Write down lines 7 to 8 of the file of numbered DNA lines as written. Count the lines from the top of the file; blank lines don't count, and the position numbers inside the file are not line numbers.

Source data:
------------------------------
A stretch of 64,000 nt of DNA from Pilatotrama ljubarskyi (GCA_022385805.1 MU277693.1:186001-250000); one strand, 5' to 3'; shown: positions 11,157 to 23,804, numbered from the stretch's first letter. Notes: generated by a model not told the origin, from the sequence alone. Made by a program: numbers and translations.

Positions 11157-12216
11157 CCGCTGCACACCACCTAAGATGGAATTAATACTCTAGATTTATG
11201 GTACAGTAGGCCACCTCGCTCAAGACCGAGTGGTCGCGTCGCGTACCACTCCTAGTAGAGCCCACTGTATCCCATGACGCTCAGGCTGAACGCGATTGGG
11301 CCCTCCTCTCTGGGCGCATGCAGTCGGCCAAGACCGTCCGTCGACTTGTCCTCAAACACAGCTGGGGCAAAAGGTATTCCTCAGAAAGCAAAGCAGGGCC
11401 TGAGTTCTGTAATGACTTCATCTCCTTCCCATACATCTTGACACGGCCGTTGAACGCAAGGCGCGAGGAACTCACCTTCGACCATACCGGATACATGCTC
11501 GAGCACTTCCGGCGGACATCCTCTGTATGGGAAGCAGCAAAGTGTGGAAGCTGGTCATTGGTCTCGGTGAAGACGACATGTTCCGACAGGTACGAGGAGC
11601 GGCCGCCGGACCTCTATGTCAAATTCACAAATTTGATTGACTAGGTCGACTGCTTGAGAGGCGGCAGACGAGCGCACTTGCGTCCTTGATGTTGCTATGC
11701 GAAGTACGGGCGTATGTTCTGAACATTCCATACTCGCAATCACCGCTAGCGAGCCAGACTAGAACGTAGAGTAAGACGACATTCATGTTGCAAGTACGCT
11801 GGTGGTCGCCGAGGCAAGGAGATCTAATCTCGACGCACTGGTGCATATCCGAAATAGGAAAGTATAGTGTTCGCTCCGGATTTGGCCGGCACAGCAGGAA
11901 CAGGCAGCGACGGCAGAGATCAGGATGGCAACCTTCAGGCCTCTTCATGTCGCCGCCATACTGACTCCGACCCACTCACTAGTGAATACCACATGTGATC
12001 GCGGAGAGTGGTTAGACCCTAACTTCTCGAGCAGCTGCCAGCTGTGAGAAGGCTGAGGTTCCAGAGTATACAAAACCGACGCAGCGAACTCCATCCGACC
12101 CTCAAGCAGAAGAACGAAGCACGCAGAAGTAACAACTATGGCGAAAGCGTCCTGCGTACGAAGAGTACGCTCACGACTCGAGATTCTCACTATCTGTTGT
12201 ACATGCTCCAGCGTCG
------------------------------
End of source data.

11501 GAGCACTTCCGGCGGACATCCTCTGTATGGGAAGCAGCAAAGTGTGGAAGCTGGTCATTGGTCTCGGTGAAGACGACATGTTCCGACAGGTACGAGGAGC
11601 GGCCGCCGGACCTCTATGTCAAATTCACAAATTTGATTGACTAGGTCGACTGCTTGAGAGGCGGCAGACGAGCGCACTTGCGTCCTTGATGTTGCTATGC